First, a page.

Tips while building a resume are highly effective to write the resume the way it should be. Most of the times one feels that all the information should be clubbed in a resume, so that it will definitely grab the recruiter's attention. This is the most common mistake noticed in many resumes.
For a good number of folks, job search equals resume. Job search equals scanning as many help wanted pages as possible and mailing resumes wherever possible. It also includes attending as many job fairs as possible. And lastly, it would include applying to as many online job postings as possible on Monster.com or Careerbuilder.com or any job board on the internet.
When limiting the length of your lawyer resume to one page, you are forced to provide a precise and concise document that focuses specifically on the skills and experience a potential employer is looking for. In other words, you have to make the document more targeted, get rid of old, irrelevant, or extraneous information that could be cluttering your resume. The result could mean a more impactful resume.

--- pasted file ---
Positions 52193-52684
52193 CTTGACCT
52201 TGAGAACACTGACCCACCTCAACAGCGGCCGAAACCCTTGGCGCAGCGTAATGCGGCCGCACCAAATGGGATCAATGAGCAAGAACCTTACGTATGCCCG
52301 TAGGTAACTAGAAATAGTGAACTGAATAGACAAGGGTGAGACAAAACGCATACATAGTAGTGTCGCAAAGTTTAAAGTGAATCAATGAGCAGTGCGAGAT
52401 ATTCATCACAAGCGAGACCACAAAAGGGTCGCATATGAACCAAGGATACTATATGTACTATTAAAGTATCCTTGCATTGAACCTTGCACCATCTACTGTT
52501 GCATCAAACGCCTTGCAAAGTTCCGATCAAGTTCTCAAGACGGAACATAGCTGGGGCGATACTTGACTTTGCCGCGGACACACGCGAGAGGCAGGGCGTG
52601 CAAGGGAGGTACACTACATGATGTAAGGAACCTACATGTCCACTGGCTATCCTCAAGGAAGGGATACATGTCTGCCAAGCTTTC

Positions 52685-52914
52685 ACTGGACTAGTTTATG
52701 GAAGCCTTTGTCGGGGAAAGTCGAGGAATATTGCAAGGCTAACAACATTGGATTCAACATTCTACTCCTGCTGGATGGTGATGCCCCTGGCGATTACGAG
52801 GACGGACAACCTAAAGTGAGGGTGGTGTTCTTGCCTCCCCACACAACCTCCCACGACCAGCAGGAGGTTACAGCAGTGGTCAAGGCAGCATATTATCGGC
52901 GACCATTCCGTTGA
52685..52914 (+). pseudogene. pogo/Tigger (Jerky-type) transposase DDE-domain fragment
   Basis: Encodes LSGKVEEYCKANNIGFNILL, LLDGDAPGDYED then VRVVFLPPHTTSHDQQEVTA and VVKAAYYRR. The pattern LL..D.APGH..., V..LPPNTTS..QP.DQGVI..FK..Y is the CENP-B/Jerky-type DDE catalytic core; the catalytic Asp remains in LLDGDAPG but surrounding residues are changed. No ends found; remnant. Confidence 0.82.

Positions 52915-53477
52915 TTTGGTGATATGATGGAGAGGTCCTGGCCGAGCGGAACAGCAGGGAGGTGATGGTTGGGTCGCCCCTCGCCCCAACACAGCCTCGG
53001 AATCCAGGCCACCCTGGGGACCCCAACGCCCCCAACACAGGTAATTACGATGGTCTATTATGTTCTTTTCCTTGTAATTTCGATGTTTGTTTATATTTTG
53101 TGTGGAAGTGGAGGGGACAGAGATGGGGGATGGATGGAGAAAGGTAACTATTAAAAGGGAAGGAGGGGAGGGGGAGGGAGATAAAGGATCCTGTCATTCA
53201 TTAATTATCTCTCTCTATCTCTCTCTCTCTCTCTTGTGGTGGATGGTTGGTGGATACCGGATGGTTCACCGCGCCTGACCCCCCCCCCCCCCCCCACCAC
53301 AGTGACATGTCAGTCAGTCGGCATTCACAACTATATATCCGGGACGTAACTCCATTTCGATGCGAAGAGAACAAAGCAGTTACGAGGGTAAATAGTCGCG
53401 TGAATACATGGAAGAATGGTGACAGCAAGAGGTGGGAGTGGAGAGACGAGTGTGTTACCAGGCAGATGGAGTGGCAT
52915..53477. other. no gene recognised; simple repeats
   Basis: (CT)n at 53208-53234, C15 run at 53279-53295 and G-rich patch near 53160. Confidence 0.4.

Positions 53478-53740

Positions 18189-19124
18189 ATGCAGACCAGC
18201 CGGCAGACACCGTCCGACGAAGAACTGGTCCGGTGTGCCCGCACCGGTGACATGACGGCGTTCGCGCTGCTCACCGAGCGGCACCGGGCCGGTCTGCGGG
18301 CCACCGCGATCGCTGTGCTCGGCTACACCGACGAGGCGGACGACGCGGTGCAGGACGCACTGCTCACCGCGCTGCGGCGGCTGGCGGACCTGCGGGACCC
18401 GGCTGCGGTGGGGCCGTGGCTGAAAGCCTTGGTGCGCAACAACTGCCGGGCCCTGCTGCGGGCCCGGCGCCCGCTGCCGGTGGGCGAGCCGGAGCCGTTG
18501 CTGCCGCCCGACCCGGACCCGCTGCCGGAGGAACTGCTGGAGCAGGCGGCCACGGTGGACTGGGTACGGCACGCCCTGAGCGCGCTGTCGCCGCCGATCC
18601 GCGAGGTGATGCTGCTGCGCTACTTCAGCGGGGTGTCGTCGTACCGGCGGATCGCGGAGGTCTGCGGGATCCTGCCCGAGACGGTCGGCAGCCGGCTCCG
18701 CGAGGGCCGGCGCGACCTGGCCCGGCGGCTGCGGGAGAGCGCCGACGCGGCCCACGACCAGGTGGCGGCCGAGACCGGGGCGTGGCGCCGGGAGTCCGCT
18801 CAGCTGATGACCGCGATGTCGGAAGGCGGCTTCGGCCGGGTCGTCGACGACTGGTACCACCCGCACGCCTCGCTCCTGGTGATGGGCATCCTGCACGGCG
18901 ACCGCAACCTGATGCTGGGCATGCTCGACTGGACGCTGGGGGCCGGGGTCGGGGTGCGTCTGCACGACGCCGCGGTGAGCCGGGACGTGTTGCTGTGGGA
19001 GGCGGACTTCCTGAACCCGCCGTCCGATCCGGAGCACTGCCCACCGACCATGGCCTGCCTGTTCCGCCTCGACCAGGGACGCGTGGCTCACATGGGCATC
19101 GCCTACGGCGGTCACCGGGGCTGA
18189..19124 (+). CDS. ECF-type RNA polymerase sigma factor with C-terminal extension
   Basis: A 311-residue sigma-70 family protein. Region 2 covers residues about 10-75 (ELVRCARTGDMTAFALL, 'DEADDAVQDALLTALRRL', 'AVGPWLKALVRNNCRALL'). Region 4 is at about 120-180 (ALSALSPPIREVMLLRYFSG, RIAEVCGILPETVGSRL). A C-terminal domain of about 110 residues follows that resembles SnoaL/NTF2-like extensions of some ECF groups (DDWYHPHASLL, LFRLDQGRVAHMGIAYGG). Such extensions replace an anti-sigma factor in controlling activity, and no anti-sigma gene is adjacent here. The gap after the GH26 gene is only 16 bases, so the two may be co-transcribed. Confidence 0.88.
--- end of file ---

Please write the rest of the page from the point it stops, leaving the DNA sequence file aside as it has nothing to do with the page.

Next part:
I recall an HR Director who wanted me to coach him on his interviewing skills. He told me the "secret" to his "great" resume. He just keyword searched resumes in his company's database, pulled out ones he liked that closely matched his skills, and pasted together the document. When I questioned his ethics, he just shrugged his shoulders and said, "it's common practice."
Many people become attached to certain details on their resume. There may be some parts that should not be included, but they are so important to the individual that they have a tough time deleting them. Having a resume writer work on your resume will help it to be more objective. After talking with you about your experiences, there may be other skills that they will highlight on your resume. As individuals we tend to down play several of our best abilities.
While it is usually easier for job seekers to focus on what to do "right" on their resume, many tend to forget what they may be doing "wrong" with their resume. When we put on blinders about potential faults in our resumes, we can miss critical errors that make the difference between getting an interview and getting the heave-ho. In an earlier article, we discussed the yang, or must-do elements, to create an effective legal resume (See: "The Yang Of Legal Resume Writing"). Here we will be focusing on the yin of resume writing, or what not to do, when drafting a legal resume.
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